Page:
Parenting a Child with Special Needs
All children have special needs at some time but some children have special needs all the time. These needs or conditions deviate from what society considers typical or the norm. These children might have physical handicaps, learning disabilities, or learning abilities that surpass the norm. They may have an emotional disturbance, chronic illness, antisocial behavior, or a combination of these conditions. Physical impairments are usually identified at birth but psychological impairments may not be identified until the child is older. Damage can be caused by heredity or prenatally from environmental conditions such as drugs taken by the mother. Other children suffer damage later due to child abuse, severe neglect, or an accident. This discussion will focus on children's impairments rather than on special gifts.
Parenting any child is a difficult task but parenting a child with special problems is even more challenging. There are additional stresses on all family members. How they cope with these challenges depends to some extent on how healthy each of these family relationships was before the special needs child was diagnosed. Some reactions are detrimental to healthy development:
- attempting to compensate for the condition by overindulging the child;
- reacting at times with hostility or even rejection; and
- focusing on the disability.
Some actions of parents are helpful:
- finding out all you can about the disability, treatments, and resources available for the child;
- developing a support system;
- being kind to one another and not taking out your anger or frustration on loved ones; and
- viewing the whole child with his or her strengths and weaknesses. This child, like all children, needs to develop a positive self-image and achieve as much as realistically is possible.
Parents' initial responses to a child's disability vary greatly (Meadow-Orlans, 1995). Most parents are shocked. Any dreams they had for their child seem shattered. For some, the initial response is denial, which may be followed by depression. There is anger, guilt, sorrow, and often helplessness, but never joy (Batshaw, 1998). According to Kubler-Ross's research, parents may go through the stages of anger, denial, bargaining (to make conditions right), depression, and final acceptance (1962). It is important for parents and siblings to understand and then accept the nature of the disability. Guilt, anger, and blame are counterproductive. Love, setting realistic goals, and seeking needed professional help is the best course.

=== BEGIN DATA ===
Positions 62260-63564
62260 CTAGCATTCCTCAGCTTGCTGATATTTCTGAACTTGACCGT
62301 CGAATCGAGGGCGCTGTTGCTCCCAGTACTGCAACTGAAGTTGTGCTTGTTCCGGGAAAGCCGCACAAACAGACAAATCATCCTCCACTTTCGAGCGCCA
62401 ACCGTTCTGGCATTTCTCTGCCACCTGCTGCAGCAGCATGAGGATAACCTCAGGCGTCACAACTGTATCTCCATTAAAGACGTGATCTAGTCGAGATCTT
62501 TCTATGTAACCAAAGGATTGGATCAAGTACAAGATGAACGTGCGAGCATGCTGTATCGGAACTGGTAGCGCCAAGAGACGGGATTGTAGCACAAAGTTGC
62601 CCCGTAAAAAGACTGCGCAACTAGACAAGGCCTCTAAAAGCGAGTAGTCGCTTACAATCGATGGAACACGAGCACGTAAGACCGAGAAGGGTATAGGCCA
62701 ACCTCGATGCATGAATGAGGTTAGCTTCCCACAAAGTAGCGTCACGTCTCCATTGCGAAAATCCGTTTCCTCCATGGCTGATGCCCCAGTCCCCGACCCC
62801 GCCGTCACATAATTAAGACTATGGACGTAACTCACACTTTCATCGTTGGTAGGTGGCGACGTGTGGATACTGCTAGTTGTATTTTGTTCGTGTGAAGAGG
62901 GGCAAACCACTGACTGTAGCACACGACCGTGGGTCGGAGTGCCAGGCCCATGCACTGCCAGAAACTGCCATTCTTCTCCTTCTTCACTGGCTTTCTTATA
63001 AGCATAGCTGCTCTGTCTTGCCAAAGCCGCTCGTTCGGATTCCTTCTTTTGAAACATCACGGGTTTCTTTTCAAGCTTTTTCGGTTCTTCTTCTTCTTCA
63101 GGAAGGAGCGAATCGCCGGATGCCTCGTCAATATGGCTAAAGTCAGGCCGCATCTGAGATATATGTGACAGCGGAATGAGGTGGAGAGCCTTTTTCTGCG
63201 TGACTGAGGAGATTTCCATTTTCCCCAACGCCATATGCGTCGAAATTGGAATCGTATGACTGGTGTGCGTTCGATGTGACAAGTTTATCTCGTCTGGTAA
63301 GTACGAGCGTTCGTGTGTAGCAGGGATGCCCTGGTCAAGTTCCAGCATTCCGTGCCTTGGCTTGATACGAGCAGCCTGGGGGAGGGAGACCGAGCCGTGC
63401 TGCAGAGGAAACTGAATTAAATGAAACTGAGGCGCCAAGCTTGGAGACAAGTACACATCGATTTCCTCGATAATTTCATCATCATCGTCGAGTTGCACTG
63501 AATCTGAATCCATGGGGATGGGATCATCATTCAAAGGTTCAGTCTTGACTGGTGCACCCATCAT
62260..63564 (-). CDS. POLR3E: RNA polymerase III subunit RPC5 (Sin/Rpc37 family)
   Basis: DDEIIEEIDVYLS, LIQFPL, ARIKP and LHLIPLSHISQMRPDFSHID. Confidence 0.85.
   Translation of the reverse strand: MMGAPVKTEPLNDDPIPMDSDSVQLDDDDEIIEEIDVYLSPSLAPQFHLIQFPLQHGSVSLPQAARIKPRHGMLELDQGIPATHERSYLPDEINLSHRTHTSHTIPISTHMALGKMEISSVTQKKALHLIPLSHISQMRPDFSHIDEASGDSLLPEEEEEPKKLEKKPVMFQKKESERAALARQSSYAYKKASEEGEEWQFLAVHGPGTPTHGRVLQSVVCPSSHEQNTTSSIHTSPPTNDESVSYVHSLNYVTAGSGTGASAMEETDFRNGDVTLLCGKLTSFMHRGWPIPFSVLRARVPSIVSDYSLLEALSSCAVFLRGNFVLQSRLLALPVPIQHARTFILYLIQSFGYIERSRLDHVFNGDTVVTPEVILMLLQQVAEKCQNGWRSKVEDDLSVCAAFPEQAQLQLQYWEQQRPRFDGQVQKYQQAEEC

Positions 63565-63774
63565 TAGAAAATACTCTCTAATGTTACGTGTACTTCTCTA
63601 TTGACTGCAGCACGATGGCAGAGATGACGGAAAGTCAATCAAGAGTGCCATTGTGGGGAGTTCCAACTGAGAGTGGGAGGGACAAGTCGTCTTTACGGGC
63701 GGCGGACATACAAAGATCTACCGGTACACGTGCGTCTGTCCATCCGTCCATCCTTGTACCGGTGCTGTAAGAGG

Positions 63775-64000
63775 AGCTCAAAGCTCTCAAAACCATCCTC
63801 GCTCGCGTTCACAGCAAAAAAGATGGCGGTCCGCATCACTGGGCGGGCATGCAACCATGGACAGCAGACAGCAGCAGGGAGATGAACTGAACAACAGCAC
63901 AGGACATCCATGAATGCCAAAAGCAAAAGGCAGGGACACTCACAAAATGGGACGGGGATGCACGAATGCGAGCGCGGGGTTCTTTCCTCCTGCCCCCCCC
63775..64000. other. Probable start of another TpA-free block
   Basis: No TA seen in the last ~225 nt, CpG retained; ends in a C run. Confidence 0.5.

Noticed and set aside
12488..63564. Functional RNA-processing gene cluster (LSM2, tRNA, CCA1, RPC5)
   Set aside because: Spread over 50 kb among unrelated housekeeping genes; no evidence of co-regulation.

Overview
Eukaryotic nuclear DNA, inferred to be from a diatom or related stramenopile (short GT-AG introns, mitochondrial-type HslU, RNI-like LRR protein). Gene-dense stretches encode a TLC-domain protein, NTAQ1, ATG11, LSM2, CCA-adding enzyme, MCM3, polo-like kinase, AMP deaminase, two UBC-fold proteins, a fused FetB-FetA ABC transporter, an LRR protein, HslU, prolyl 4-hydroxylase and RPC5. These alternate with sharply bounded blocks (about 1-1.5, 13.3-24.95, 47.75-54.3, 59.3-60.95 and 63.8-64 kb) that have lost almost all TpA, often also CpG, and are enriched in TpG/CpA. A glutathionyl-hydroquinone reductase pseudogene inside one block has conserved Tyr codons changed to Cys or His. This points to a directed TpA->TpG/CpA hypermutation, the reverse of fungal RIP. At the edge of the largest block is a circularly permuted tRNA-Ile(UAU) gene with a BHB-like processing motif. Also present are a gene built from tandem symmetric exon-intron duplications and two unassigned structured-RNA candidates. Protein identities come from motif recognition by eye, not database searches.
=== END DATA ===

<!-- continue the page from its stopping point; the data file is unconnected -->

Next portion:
Siblings need special help in their understanding of the situation. Young children need simple and clear explanations. For example, "Your sister cannot learn as quickly as other children or understand as much. We can help her." Young children usually ask more questions when they are ready for more information. On the other hand, older children need accurate and more complete information about the disability. Not knowing only intensifies their feelings. They may think, "Why won't you tell me?" "How bad is it?" or "You don't trust me to know" (Batshaw, 1998).
Siblings experience a range of emotions. They may be embarrassed, resentful, or feel guilty that they are so healthy. Young children may feel that they caused the problem because they had some negative thoughts about the baby. Siblings may feel resentful when much of their parents' energy, time, and money go to helping the special needs child. In addition, they may feel guilty for these negative feelings (Trout and Foley, 1989). They also have to cope with their peers' reactions to their sibling's condition.
Children with disabilities need to come to terms with their special or limited abilities. In addition, they must adjust to the reactions of other children and adults to their problem. Any child who deviates considerably from the norm has more difficulty in establishing a positive self-image.
© ______ 2004, Merrill, an imprint of Pearson Education Inc. Used by permission. All rights reserved. The reproduction, duplication, or distribution of this material by any means including but not limited to email and blogs is strictly prohibited without the explicit permission of the publisher.
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